» Angel is sometimes used adjectively; as, angel grace; angel whiteness.

Angel bed , a bed without posts. -- Angel fish . (Zoology) (a) A species of shark ( Squatina angelus ) from six to eight feet long, found on the coasts of Europe and North America. It takes its name from its pectoral fins, which are very large and extend horizontally like wings when spread. (b) One of several species of compressed, bright colored fishes warm seas, belonging to the family Chætodontidæ . -- Angel gold , standard gold. [ Obsolete] Fuller. -- Angel shark . See Angel fish . -- Angel shot (Mil.) , a kind of chain shot. -- Angel water , a perfumed liquid made at first chiefly from angelica ; afterwards containing rose, myrtle, and orange-flower waters, with ambergris, etc. [ Obsolete]

Angel fish See under Angel .

Angelage noun Existence or state of angels.

Angelet noun [ Old French angelet .] A small gold coin formerly current in England; a half angel. Eng. Cyc.

Angelhood noun The state of being an angel; angelic nature. Mrs. Browning.

Angelic adjective [ From Angelica .] (Chemistry) Of or derived from angelica; as, angelic acid; angelic ether.

Angelic acid , an acid obtained from angelica and some other plants.

Angelic, Angelical adjective [ Latin angelicus , Greek ...: confer French angélique .] Belonging to, or proceeding from, angels; resembling, characteristic of, or partaking of the nature of, an angel; heavenly; divine. " Angelic harps." Thomson. " Angelical actions." Hooker.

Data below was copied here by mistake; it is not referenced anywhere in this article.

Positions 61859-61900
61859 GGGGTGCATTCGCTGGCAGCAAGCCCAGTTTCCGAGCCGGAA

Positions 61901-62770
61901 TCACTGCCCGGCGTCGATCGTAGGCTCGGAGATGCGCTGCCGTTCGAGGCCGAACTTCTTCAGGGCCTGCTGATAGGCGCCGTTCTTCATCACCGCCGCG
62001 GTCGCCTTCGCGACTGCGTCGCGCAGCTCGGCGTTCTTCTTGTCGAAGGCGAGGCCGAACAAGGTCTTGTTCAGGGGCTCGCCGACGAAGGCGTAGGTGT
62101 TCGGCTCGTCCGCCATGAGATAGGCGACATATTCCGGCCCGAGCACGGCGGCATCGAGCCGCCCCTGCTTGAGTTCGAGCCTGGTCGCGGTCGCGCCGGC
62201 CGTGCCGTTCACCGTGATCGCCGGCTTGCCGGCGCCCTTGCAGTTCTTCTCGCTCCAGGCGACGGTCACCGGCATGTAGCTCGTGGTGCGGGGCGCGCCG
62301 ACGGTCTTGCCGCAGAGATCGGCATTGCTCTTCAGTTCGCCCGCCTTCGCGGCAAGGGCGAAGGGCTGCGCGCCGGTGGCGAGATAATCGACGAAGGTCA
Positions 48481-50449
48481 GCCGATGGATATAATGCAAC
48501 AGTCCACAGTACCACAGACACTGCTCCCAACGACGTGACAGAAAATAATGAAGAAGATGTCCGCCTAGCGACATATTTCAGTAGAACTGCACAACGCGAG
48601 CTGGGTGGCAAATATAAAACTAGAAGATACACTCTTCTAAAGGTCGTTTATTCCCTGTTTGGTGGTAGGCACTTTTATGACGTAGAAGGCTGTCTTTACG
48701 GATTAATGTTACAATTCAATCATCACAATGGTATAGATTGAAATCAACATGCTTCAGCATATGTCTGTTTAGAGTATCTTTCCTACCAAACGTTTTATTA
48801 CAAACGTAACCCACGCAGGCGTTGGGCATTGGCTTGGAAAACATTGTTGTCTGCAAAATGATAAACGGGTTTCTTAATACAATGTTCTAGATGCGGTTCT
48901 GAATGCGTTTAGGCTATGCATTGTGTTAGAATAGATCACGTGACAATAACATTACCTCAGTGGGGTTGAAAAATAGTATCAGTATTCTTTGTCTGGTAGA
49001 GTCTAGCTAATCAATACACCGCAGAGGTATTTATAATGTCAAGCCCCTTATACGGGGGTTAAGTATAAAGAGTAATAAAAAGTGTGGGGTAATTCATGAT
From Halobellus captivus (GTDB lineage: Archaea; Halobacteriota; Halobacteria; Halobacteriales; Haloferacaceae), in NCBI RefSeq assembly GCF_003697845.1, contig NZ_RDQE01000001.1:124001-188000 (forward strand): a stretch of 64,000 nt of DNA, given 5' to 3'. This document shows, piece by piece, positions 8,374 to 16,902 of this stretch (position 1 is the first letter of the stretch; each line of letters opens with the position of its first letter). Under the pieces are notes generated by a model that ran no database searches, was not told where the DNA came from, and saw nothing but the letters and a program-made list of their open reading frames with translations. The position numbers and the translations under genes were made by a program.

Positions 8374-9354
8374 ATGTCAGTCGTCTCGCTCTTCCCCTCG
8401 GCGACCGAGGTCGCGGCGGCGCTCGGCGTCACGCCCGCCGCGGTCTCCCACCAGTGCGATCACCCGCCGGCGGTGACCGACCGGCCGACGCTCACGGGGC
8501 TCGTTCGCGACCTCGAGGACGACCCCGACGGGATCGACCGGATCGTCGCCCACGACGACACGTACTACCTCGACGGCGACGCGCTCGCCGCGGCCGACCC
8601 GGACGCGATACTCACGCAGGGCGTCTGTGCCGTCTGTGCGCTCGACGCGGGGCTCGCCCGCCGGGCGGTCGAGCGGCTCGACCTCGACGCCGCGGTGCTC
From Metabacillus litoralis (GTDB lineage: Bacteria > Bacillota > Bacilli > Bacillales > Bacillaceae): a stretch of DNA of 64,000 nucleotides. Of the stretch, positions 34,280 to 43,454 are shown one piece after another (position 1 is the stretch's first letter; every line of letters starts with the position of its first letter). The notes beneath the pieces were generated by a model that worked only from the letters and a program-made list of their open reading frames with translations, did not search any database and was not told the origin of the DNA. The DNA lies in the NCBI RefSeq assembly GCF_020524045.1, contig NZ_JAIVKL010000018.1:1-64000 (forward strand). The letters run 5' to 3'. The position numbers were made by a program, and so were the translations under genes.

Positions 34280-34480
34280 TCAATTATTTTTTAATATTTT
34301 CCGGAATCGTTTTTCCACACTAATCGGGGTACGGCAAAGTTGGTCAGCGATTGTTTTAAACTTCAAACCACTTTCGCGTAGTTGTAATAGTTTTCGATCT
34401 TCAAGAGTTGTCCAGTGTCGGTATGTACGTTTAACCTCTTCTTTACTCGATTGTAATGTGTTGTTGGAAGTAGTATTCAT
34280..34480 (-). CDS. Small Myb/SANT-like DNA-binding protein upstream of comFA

The union of womanly tenderness and angelic patience.
Macaulay.

Angelic Hymn , a very ancient hymn of the Christian Church; -- so called from its beginning with the song of the heavenly host recorded in Luke ii. 14. Eadie.

Angelica noun [ New Latin See Angelic .] (Botany)
1. An aromatic umbelliferous plant ( Archangelica officinalis or Angelica archangelica ) the leaf stalks of which are sometimes candied and used in confectionery, and the roots and seeds as an aromatic tonic.

2. The candied leaf stalks of angelica.

Angelica tree , a thorny North American shrub ( Aralia spinosa ), called also Hercules' club .

Angelically adverb Like an angel.

Angelicalness noun The quality of being angelic; excellence more than human.

Angelify transitive verb To make like an angel; to angelize. [ Obsolete] Farindon (1647).

Angelize transitive verb To raise to the state of an angel; to render angelic.